Antibiotic resistance is a global public health crisis

Antibiotics have been used for the treatment of bacterial infections for decades. Over time, the bacteria has mutated and developed resistance to reliable antibiotics, limiting options for patients. A global public health crisis has emerged as we progress toward a post antibiotic era. Of particular concern are multi-drug resistant (MDR) bacterial infections. In the US, the Centers for Disease Control & Prevention estimates that more than two million people have antibiotic-resistant infections every year, with at least 23,000 dying as a result. (1) A review led by former Goldman Sachs economist Jim O’Neill estimates that by 2050, drug-resistant superbugs will be a $100 trillion problem, with 10 million annual deaths. More alarmingly, we are seeing infections by bacteria resistant to all approved antibiotics, making them clinically untreatable. Antibiotic resistance is associated with mortality of up to 50%.

Bacteria are generally classified by the composition of their cell walls into two categories: Gram-positive or Gram-negative. While new antibiotics have made progress against resistant Gram-positive bacteria (such as MRSA), effective treatment of Gram-negative bacteria is still an area of major unmet clinical need. Gram-negative pathogens are the primary cause of serious infections that require treatment in the hospital and are estimated to account for more than 30% of all hospital-acquired infections. While mortality due to these infections is already high, those caused by resistant strains result in significantly higher mortality and hospital length of stay when compared to those caused by susceptible strains.​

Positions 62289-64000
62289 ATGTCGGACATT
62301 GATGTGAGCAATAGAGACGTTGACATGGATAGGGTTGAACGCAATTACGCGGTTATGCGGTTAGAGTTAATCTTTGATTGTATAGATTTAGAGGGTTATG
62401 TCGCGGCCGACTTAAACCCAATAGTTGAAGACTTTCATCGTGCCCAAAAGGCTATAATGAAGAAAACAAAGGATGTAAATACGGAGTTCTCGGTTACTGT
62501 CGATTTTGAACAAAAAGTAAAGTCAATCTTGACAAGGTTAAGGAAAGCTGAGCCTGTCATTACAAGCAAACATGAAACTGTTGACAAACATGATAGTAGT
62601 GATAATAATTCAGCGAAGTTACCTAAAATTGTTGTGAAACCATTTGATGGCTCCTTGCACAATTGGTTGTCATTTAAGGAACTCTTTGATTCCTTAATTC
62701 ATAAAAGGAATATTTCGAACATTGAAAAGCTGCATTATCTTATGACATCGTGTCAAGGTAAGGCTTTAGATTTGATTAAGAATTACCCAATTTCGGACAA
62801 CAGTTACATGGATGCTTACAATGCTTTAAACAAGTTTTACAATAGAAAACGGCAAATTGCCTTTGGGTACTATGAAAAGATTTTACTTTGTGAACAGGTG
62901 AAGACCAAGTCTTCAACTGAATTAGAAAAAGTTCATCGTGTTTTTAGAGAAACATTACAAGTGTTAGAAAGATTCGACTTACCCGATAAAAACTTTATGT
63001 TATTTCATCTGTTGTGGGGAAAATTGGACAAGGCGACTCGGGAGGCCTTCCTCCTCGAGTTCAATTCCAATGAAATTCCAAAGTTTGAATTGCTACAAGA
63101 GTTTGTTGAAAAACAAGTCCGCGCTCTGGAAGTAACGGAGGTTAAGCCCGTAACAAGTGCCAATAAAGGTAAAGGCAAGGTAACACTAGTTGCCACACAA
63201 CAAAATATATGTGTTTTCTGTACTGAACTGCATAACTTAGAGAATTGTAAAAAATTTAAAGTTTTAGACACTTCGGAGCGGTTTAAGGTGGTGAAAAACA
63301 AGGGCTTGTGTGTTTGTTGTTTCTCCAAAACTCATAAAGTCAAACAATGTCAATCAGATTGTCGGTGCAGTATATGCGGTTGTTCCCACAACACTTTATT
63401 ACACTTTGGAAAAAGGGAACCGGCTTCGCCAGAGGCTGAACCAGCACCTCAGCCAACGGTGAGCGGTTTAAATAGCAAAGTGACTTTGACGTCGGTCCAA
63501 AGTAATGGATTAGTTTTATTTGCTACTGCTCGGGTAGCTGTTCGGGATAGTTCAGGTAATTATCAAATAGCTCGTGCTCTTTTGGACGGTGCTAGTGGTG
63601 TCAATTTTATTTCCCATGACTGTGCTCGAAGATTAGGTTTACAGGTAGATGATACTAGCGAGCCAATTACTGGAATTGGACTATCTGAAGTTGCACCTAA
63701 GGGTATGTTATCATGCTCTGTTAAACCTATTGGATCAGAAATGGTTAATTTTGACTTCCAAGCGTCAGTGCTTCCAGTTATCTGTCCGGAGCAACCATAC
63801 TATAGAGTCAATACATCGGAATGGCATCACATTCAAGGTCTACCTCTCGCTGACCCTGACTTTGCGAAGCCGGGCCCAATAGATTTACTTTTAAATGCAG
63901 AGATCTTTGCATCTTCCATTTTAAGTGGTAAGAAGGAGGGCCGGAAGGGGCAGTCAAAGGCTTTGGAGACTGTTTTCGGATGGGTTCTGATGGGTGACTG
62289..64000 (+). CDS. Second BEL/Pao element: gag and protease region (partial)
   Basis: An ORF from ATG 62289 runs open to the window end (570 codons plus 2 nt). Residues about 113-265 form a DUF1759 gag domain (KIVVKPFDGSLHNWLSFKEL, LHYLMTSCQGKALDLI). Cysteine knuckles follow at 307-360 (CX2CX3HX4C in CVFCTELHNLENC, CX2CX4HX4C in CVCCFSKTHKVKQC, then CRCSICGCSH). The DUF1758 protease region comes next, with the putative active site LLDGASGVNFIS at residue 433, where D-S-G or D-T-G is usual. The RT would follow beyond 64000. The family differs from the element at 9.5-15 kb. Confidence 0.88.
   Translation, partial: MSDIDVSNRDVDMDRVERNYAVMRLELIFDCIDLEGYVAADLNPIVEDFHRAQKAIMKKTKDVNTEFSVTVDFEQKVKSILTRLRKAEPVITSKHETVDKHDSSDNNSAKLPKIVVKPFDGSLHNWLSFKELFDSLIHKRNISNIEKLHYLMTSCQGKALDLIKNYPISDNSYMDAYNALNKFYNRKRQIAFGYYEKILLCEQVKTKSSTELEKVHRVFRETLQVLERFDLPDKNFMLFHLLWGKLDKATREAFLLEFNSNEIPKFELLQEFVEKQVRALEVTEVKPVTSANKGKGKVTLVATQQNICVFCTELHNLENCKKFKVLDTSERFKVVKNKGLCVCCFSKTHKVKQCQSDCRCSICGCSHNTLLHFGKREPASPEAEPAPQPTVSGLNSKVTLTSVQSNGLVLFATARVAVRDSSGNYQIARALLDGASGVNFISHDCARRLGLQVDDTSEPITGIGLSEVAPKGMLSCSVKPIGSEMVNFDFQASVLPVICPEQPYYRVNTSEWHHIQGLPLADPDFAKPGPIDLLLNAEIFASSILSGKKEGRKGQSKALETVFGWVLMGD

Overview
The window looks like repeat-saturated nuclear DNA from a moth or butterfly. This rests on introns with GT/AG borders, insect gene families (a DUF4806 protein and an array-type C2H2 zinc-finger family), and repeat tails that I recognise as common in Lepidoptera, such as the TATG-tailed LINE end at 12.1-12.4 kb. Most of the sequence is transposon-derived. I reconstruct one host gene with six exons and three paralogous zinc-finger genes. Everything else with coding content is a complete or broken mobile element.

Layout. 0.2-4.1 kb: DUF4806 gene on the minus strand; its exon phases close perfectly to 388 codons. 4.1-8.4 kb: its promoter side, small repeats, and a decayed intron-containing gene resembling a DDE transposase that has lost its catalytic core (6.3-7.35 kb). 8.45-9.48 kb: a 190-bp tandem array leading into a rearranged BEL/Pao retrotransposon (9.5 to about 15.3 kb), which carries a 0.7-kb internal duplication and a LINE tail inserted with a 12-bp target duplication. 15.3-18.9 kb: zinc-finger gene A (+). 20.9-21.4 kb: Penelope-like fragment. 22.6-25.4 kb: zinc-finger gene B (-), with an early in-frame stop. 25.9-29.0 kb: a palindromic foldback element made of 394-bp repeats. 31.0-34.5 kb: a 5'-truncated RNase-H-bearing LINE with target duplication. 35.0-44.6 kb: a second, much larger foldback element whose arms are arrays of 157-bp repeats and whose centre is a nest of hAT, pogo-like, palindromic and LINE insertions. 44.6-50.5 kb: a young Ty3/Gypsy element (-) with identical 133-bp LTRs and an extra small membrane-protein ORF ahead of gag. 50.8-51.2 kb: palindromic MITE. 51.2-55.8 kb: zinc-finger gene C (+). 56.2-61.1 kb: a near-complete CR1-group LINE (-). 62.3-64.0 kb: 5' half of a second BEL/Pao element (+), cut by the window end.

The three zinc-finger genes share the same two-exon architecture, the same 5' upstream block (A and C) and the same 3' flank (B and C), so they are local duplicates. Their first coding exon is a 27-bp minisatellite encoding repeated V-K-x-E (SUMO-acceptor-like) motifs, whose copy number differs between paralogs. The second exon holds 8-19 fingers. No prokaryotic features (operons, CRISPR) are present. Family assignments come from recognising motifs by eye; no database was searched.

CDC Report: Antibiotic Resistance Threats in the United States, 2013 in the United States, 2013.



WHO Antibiotic Resistance Fact Sheet: (accessed 5/24/16)

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